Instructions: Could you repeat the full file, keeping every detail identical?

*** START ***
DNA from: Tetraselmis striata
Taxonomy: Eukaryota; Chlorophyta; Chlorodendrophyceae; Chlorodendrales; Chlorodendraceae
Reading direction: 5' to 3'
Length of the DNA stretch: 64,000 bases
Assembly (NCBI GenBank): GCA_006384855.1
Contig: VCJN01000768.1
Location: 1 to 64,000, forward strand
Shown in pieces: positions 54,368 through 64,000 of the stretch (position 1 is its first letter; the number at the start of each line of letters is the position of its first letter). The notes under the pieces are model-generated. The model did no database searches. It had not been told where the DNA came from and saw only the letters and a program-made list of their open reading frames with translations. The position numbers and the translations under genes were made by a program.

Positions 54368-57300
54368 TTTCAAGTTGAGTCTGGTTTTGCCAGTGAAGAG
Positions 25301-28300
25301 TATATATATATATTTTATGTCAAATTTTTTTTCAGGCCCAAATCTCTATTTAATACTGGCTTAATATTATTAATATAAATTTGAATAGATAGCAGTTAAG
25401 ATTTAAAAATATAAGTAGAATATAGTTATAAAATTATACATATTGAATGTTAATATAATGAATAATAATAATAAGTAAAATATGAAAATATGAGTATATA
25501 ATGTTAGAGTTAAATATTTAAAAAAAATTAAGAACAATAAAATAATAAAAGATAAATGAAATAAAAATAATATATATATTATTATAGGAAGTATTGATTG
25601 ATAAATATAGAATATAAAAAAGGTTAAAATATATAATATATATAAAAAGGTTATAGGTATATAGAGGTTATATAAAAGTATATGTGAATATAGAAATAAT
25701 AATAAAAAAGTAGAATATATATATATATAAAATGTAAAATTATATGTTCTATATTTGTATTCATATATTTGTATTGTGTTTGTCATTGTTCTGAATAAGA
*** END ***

DNA from: Tetraselmis striata
Taxonomy: Eukaryota; Chlorophyta; Chlorodendrophyceae; Chlorodendrales; Chlorodendraceae
Reading direction: 5' to 3'
Length of the DNA stretch: 64,000 bases
Assembly (NCBI GenBank): GCA_006384855.1
Contig: VCJN01000768.1
Location: 1 to 64,000, forward strand
Shown in pieces: positions 54,368 through 64,000 of the stretch (position 1 is its first letter; the number at the start of each line of letters is the position of its first letter). The notes under the pieces are model-generated. The model did no database searches. It had not been told where the DNA came from and saw only the letters and a program-made list of their open reading frames with translations. The position numbers and the translations under genes were made by a program.

Positions 54368-57300
54368 TTTCAAGTTGAGTCTGGTTTTGCCAGTGAAGAG
Positions 25301-28300
25301 TATATATATATATTTTATGTCAAATTTTTTTTCAGGCCCAAATCTCTATTTAATACTGGCTTAATATTATTAATATAAATTTGAATAGATAGCAGTTAAG
25401 ATTTAAAAATATAAGTAGAATATAGTTATAAAATTATACATATTGAATGTTAATATAATGAATAATAATAATAAGTAAAATATGAAAATATGAGTATATA
25501 ATGTTAGAGTTAAATATTTAAAAAAAATTAAGAACAATAAAATAATAAAAGATAAATGAAATAAAAATAATATATATATTATTATAGGAAGTATTGATTG
25601 ATAAATATAGAATATAAAAAAGGTTAAAATATATAATATATATAAAAAGGTTATAGGTATATAGAGGTTATATAAAAGTATATGTGAATATAGAAATAAT
25701 AATAAAAAAGTAGAATATATATATATATAAAATGTAAAATTATATGTTCTATATTTGTATTCATATATTTGTATTGTGTTTGTCATTGTTCTGAATAAGA